When we left Brazil and moved straight to Africa in Oct. 2006, the goodbyes at the airport were about as difficult as telling our family goodbye and moving to Brazil from the U.S.! Our hearts were torn between the country and the people we loved, and following God’s call to move to Africa. We wondered if we would ever see these people again this side of heaven.
Now, 11 years later, our hopes have come true as we are blessed to be leading a volunteer team of Illinois Baptists back to Brazil—our first return since leaving in 2006.
We’ve hosted so many volunteer teams as missionaries overseas that we’ve lost count—but this will be the first time we are American volunteers heading overseas for a volunteer team trip. Quite a new perspective!
When we were approached by Dwayne Doyle at IBSA about leading a team back to one of the countries where we served, our first thought was to return to Kenya, where we had just started working with an unreached people group.
But God had other plans. When the door obviously closed to us returning to Kenya, we thought a trip was out of the question. Over the years, we had some contact with our Brazil friends, but not enough to feel like we could pull off a team there.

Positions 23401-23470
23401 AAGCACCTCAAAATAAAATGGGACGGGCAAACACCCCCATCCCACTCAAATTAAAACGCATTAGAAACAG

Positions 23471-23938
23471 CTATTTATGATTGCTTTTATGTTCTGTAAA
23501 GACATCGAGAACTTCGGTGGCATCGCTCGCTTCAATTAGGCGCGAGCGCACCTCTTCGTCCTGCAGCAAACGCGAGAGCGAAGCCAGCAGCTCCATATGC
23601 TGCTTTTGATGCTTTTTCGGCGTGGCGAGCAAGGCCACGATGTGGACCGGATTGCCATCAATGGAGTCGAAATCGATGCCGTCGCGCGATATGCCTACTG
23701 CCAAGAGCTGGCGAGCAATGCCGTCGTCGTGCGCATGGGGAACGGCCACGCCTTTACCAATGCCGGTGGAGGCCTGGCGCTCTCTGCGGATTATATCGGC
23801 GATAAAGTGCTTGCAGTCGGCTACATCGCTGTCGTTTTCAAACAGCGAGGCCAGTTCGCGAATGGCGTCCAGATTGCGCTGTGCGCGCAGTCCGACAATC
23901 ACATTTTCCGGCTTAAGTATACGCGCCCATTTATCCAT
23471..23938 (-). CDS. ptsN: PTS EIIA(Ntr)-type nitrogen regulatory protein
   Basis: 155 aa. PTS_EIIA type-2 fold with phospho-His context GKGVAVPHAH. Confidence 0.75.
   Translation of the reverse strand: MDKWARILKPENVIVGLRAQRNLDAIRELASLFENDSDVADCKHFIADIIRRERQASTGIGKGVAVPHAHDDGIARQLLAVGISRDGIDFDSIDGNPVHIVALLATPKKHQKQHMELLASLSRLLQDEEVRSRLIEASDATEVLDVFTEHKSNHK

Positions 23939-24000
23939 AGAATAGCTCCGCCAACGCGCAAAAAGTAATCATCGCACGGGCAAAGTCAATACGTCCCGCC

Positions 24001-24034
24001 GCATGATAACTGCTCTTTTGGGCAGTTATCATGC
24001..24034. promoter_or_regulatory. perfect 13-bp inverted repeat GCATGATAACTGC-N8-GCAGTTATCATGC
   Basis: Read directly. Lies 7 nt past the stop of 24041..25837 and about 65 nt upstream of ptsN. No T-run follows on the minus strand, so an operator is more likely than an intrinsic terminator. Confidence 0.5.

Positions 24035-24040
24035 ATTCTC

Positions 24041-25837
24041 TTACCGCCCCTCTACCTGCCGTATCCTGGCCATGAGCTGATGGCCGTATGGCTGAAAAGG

Then, in December of 2016, we get this text message from our former pastor, Fernando Brandão, wishing us a Merry Christmas. Knowing that he comes to the U.S. for Christmas often, we responded and found out he and his family were in Tennessee, and we were planning to visit our daughter there. So, we met at Fernando’s favorite restaurant—Cracker Barrel.
Pastor Fernando was our pastor for our last six years in Brazil. The Second Baptist Church of Brasilia had about 200-250 attending and together we planted over 30 churches. Our partnership with Fernando and American volunteers was full and rich and fun. Fernando is a great visionary and a wonderful motivator. A unique Brazilian and a unique person. And he and his family became family to us.